Graeme was given permanent leave by Middlesbrough. The 42-year-old spent every spare minute researching alternative treatments. There were hours of phone calls to hospitals in America.

‘I don’t think Gemma would be here now if we’d stuck to the chemo. It works for some people, of course, but it didn’t for us. We got a second opinion from a doctor in London a year ago. The first thing he said was to get off the drugs that were making her so ill. That’s all we needed, someone to tell us that was okay.

‘He’d also heard good things about the trial drug we were researching. It made our mind up – we were going for it. It felt like our only hope.’

Graeme was Middlesbrough’s Under-23s boss but has been given permanent leave by the club

Graeme walks to the fridge and retrieves the small sleeve of tablets they call ‘life’, comfortingly housed amid the everyday surrounds of milk, cheese slices and orange juice. There is cannabis oil, too.

‘From what I’ve read, from people who have survived in the long term, you need to throw a cocktail at the cancer and you need to keep adding to it,’ says Gemma. ‘So while something is working, be that the drug or cannabis oil, I’ll keep doing it.

‘But brain cancer research and treatment needs better funding. There needs to be more noise about this. I want to push for future patients, not just myself.’

In the meantime, the family will also take strength from a drug that cannot be measured in milligrams or pence. ‘Human spirit is immeasurable,’ Gemma says. ‘No one knows what we’re truly capable of. For my children, I will try everything to think myself better. I might sound nuts, deluded, but I really believe I will survive this.

‘We’ve been told the tumour will never go away. But, you know what, it appeared out of nowhere, so it can disappear too. I’ve got to think like that, it’s the only way.’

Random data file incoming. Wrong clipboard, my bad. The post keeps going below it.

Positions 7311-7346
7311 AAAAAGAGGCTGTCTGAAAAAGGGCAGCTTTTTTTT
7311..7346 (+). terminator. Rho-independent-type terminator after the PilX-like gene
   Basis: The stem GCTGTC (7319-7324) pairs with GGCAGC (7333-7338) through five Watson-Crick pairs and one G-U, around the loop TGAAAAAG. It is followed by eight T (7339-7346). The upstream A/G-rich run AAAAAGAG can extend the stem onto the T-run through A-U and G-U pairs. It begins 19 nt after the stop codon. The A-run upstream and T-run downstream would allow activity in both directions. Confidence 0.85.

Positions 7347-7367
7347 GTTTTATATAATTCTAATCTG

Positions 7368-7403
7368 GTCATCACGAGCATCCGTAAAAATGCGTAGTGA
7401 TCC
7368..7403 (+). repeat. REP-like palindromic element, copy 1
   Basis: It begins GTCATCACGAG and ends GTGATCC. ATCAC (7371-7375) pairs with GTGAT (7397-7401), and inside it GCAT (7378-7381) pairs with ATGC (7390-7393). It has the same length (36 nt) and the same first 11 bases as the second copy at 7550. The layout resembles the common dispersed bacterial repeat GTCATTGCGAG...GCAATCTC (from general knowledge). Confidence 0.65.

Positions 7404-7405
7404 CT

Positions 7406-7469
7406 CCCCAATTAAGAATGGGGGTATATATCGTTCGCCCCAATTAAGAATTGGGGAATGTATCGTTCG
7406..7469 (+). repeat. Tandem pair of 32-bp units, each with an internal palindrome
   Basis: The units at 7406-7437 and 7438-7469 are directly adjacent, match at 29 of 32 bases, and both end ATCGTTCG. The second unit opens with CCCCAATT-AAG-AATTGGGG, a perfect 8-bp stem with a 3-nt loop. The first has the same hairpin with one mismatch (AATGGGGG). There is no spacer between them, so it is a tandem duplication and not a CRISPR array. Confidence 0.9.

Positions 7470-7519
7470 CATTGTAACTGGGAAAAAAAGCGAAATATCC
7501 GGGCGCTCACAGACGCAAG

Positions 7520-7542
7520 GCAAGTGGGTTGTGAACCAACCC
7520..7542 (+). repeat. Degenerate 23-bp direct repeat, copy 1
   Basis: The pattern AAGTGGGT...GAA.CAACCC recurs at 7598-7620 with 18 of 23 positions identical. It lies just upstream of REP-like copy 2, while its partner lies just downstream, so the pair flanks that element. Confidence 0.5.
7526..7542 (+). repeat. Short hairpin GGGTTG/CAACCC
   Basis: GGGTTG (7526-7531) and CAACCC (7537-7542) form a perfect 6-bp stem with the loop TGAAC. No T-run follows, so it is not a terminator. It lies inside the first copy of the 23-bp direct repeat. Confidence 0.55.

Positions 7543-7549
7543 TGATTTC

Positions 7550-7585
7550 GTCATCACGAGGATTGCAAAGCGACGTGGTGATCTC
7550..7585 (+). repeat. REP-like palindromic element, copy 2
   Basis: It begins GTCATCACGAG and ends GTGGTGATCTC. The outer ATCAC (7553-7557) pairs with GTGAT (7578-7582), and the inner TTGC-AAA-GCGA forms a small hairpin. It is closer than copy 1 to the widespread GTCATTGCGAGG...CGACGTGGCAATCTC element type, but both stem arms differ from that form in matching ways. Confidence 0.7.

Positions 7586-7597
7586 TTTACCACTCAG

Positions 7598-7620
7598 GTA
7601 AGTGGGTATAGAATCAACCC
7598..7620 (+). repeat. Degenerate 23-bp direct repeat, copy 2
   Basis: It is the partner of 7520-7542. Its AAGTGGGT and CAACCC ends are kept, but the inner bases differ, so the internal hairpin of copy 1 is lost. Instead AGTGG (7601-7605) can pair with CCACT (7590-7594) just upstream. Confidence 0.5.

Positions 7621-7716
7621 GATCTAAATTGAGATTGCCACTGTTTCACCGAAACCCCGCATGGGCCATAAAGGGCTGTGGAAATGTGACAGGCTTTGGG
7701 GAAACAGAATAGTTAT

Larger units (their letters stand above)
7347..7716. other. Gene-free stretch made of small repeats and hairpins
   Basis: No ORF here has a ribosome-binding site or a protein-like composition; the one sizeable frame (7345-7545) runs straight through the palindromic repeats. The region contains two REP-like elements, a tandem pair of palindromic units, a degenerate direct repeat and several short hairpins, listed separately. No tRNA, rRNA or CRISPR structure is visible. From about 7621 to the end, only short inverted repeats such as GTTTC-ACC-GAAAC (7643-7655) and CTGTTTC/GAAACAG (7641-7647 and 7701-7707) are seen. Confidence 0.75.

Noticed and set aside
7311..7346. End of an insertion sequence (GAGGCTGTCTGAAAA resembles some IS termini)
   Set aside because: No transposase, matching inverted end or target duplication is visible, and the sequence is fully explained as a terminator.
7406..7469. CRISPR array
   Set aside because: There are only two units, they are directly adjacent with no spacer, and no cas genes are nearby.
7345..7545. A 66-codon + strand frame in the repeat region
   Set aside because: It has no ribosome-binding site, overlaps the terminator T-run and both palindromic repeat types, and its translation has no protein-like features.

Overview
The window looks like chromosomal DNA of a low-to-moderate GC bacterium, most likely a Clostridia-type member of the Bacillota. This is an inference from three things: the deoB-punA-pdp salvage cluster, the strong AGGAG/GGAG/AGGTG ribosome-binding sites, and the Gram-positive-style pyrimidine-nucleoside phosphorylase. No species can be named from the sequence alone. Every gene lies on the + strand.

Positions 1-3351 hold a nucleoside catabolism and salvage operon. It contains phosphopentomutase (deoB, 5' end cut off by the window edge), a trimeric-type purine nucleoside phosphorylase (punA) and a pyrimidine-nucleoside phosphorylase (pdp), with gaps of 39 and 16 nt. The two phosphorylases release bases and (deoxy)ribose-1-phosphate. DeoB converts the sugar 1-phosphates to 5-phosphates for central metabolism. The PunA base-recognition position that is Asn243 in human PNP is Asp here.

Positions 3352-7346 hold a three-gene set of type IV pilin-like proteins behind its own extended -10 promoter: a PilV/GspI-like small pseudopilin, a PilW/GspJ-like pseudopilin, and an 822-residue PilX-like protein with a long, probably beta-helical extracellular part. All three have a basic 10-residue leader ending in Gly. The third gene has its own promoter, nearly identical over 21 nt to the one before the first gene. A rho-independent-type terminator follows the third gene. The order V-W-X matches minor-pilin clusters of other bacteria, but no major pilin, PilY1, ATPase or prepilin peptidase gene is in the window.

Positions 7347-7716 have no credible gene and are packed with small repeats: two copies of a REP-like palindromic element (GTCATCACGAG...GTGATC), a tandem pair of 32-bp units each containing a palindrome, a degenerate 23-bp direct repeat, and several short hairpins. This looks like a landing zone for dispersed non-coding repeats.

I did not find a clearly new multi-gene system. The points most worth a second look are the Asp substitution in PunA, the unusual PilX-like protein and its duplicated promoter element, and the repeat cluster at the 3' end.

The couple are grateful for the drug as they believe the chemotherapy was sadly not working

Graeme suspected his wife had a serious problem when he got a phone call at Boro’s training ground in December, 2018. It was to tell him no one had picked up their daughter from school.

He telephoned Gemma, over and over. Finally, she answered. Sleeping for 18 hours a day – and unable to explain why – not even an alarm could wake her on this afternoon.

‘I was on my knees crying when I realised,’ she says. What followed was a series of scans and consultations at the James Cook Hospital in Middlesbrough.

Graeme remembers the day in January of last year when they learned of the tumour’s severity.

‘Myself, Gemma and her mam walked into a room and there were six staff – doctors, surgeons, nurses, professors. They didn’t have to say anything, we knew. They just said they’d chuck the kitchen sink at it and see how it went.’

They were first alerted to an issue with Gemma when she started sleeping for 18 hours a day

It did not go well. Just over a year ago, a Macmillan nurse arrived at the family home to arrange a visit to the local hospice.

‘It felt like I was being written off,’ says Gemma. ‘The nurse was here to talk about palliative care. I said, “I’m not going”. I knew that if I went to the hospice then it would be accepting I was going to die.

‘We spoke about doing a memory box for the kids. I was crying my eyes out, the thought of them opening it. I wanted to do it, but I knew it wasn’t time. So I wrote a blog, “Don’t Count Me Out”. In hindsight, it motivated me.’

The couple have never used the word ‘die’ in front of the children. When Hadley comes into the kitchen for first a packet of Quavers and then a drink of juice, Gemma is careful to keep our conversation upbeat. But the inescapable truth is that the thought of the children losing their mother is the couple’s worst fear.

‘We had a fundraiser and when Gemma was doing a speech, Grayson was crying in the corner,’ says Graeme. ‘That’s when it hits you. But the school have been brilliant. He’s had a play therapist and a teacher who takes him off just to throw a ball around and stuff. It has helped, we can see that.’